HM is the second most frequent craniofacial birth defect after cleft lip and palate. Reported incidence varies from 1 case every 3000 to 1 case every 5600 newborns [3].

Males and females are not equally affected: females are less frequently affected than males with an estimated ratio of 2 : 3. There is also a difference between the affected sides: a right malformation is more frequent than the left one (ratio: 3 : 2) [4].

Aetiology of this condition is uncertain although the majority of authors suggest the hypothesis of an early hemorrhage from the stapedial artery causing a hematoma in the supplied region. Thus, different phenotypical grades of dysmorphism may occur according to the degree of vascular damage.

Among various classification systems proposed, in the present article, we selected and used the classification proposed by Kaban [5], which distinguishes the following categories according to the severity of the anatomical anomalies:Type I: hypoplastic temporomandibular jointType IIa: hypoplastic and abnormal shape of mandibular ramus, condyle, and temporomandibular jointType IIb: mandibular ramus is hypoplastic and markedly abnormal in form and location, being medial and anteriorType III: absence of mandibular ramusType IV: mandibular body hypoplasia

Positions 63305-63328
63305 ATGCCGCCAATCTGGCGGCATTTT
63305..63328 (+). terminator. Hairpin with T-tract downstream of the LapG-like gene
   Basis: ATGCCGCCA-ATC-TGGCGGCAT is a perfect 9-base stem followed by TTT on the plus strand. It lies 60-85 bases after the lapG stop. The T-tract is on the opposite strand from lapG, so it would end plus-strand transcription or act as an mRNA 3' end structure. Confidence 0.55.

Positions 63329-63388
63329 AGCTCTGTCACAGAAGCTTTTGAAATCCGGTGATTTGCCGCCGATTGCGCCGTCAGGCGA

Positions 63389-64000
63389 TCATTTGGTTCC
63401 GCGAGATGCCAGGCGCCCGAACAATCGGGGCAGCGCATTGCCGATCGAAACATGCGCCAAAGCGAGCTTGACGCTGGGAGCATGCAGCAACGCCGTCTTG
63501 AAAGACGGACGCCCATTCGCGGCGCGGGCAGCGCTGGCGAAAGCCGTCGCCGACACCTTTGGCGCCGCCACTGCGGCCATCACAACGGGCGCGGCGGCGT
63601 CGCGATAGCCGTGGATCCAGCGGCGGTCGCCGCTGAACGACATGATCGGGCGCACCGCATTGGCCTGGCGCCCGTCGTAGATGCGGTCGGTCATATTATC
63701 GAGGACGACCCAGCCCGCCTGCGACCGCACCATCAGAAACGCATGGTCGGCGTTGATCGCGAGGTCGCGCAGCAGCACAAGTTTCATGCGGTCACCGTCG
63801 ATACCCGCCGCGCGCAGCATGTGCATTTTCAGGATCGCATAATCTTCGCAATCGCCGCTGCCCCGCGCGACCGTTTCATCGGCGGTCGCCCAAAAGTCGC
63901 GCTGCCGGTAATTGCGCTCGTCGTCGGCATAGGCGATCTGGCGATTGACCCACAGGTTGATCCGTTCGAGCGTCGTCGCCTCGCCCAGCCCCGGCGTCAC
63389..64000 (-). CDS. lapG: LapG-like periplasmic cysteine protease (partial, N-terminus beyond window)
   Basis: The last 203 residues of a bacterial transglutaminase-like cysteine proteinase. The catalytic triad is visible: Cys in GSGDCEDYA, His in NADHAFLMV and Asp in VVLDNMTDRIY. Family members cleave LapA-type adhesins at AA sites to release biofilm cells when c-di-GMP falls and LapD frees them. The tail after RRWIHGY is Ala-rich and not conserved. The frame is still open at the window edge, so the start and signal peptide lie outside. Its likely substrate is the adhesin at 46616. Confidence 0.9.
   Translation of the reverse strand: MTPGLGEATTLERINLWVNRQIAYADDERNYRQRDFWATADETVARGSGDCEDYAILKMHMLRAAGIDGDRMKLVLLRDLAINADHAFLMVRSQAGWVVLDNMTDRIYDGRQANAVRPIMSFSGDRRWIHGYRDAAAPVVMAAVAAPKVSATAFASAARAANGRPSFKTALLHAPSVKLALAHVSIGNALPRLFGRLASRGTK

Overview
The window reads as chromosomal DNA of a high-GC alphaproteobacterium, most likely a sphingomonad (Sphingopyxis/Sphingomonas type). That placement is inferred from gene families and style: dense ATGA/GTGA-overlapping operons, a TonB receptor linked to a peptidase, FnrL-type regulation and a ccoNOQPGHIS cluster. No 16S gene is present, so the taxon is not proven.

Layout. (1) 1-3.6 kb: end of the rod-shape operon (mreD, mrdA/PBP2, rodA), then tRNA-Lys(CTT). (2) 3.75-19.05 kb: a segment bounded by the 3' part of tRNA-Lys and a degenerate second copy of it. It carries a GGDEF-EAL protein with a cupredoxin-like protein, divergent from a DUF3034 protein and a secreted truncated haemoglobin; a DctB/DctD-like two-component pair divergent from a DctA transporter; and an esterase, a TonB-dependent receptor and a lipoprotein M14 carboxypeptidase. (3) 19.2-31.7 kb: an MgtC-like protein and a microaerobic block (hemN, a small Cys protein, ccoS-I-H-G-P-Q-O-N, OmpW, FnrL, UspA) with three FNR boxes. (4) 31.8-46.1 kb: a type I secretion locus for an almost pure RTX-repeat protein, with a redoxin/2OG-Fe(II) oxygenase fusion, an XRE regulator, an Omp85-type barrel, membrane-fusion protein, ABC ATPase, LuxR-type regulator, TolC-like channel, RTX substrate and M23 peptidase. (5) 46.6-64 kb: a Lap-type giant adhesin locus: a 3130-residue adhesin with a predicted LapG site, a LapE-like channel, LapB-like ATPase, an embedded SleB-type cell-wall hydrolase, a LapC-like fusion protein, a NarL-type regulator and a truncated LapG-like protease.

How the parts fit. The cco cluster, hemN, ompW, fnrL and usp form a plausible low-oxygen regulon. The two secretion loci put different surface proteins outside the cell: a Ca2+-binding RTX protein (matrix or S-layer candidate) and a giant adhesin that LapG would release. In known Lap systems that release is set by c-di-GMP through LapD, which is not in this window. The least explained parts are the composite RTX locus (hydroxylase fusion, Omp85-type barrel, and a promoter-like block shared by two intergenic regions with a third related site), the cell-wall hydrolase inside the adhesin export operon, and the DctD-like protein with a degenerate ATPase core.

Treatment of patients depends on the degree of deformity of the facial structures and includes repair of bony asymmetry as well as of soft tissue defects and auricular anomalies [6].

The purpose of this report was to present a nonsurgical approach to treat a young girl affected by mild type IIa HM, using an asymmetrical functional activator (AFA).

2. Case Report

A 2-year-old girl was referred to the Department of Oral and Maxillofacial Surgery and Department of Orthodontics of Parma University, Italy, for the evaluation and treatment of a facial deformity.